We were proud to support the Jarrow to London march for the NHS, organised by Darlington Mums passing through Sheffield on August Bank Holiday Monday. Thanks to everyone for helping and joining in.

24th JULY 2014 Public Meeting jointly with Sheffield Medsin

Is our NHS really in crisis? Behind the headlines and soundbites
Panel discussion led by GPs and health experts from the NHS and universities.

For past activities see our website

Tuesday, 28 April 2015

Is the NHS in crisis? (1) Funding

This is the first in a series of comments on key issues in the NHS. They don't represent an agreed or formal position of SSONHS but are broadly consistent with views across the group's point of view.

Any universal health system will have persistently rising expenditure and this does have to be controlled. However most of the finance figures which are bandied around are constructed to serve either political or vested interests. (see for example here. There is no reason we cannot afford a properly managed universal health service free at the point of access. We currently continue to spend proportionately less than many European countries and in many circumstances (though not all) achieve better outcomes. However a service funded out of general taxation means that there does have to be sufficient general taxation.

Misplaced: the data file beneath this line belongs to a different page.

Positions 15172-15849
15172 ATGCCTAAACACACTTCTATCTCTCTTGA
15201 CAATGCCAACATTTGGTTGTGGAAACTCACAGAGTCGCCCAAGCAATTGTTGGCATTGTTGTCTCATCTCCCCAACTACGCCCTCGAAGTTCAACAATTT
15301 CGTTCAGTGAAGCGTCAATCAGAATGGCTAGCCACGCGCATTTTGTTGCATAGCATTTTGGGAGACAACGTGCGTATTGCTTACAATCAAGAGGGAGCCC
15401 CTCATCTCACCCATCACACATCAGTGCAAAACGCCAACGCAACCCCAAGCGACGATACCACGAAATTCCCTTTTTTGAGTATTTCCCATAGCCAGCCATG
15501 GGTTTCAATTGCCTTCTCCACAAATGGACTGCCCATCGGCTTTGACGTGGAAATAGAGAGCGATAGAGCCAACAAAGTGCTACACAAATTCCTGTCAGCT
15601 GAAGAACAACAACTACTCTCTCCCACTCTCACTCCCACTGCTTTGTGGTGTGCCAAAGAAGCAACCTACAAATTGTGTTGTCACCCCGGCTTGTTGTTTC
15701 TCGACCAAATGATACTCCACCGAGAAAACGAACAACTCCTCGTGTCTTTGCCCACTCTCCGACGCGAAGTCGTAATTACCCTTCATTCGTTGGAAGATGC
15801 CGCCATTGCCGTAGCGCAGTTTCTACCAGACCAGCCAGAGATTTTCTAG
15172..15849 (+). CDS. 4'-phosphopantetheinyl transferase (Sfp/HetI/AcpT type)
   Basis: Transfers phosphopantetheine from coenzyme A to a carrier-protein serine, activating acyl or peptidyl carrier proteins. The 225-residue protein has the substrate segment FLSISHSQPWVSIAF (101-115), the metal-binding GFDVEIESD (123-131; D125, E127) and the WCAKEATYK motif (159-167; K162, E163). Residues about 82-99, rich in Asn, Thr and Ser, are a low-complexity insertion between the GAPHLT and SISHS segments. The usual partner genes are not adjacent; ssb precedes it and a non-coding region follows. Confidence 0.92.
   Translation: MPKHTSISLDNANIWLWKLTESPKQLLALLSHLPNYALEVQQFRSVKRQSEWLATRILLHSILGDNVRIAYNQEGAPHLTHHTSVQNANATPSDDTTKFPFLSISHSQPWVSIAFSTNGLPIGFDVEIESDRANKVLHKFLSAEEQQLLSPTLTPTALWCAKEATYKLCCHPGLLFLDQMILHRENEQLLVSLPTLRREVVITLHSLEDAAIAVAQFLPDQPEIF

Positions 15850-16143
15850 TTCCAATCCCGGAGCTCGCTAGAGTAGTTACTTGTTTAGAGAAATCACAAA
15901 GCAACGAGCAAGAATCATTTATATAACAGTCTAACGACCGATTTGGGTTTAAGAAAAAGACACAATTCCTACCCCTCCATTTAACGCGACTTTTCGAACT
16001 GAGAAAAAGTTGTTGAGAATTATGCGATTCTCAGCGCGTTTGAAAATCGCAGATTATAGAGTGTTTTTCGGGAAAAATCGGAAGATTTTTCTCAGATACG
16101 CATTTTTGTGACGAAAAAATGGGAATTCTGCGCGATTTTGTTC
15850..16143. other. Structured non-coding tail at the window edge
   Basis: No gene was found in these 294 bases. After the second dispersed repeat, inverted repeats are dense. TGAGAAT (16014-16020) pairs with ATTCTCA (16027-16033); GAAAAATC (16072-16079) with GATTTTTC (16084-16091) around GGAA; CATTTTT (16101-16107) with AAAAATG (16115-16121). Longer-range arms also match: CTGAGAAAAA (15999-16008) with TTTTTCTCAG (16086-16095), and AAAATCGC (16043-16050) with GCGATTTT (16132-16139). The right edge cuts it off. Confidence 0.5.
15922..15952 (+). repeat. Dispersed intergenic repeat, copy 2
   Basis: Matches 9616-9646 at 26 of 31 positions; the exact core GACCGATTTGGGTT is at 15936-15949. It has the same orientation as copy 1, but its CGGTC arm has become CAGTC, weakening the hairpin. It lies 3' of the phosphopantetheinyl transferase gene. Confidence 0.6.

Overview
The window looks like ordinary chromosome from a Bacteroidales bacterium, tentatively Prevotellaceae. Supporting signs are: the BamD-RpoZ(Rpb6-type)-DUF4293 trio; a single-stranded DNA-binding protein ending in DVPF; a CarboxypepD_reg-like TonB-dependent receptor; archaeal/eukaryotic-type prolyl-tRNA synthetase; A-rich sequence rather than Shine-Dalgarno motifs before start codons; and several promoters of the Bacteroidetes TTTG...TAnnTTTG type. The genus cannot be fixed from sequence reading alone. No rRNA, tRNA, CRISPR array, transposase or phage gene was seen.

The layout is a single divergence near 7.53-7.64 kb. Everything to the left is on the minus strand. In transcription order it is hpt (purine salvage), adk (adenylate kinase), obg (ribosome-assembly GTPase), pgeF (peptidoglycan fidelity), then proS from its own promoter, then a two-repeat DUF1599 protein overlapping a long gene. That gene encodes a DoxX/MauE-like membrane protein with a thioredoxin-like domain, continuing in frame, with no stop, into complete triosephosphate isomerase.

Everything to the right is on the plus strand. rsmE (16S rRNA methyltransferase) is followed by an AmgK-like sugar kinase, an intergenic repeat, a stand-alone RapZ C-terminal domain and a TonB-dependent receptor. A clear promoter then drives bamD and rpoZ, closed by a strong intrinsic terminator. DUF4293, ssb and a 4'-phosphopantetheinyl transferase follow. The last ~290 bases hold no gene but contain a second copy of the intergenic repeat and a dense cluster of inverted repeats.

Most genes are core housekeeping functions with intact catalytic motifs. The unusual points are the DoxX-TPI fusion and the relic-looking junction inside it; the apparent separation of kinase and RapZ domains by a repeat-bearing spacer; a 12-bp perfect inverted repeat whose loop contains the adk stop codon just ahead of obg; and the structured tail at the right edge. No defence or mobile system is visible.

For the last two years the successive heads of NHS England have been warning of a funding crisis. The current figure, put out by Simon Stevens in the Five Year Forward View, suggests that on present trends of income and expenditure the NHS will have a funding gap of £30 billion by 2020. He has suggested that this should be met by £22 billion efficiency savings and £8 billion extra from Government. This £8 billion represents a growth figure which Stevens describes as flat real per person (simply taking account of population growth)so is an ambition tailored to Goerge Osborne's targets. However most people seem to agree that the £22 billion efficiency savings cannot be reached - at least not without major cost cutting and privatisation. So flat real per person growth is not enough. However if there were a real term increase of between 2-3%, it has been estimated that the total funding gap could come down to £8 billion. Historically until 2011-12 there was on average a real term annual increase in funding of over 3.7%. The funding nettle has to be grasped. We will get the service we pay for. Apart from the taxes aimed at the wealthy, there is increasing evidence that most people would support small increases in general taxation which were for the NHS.

NB these figures are for the NHS and do not include social care where there has been an overall spending reduction of 13.4% including a 17.4% reduction in spending for older people. (Is it any surprise there is more of a burden on the NHS?)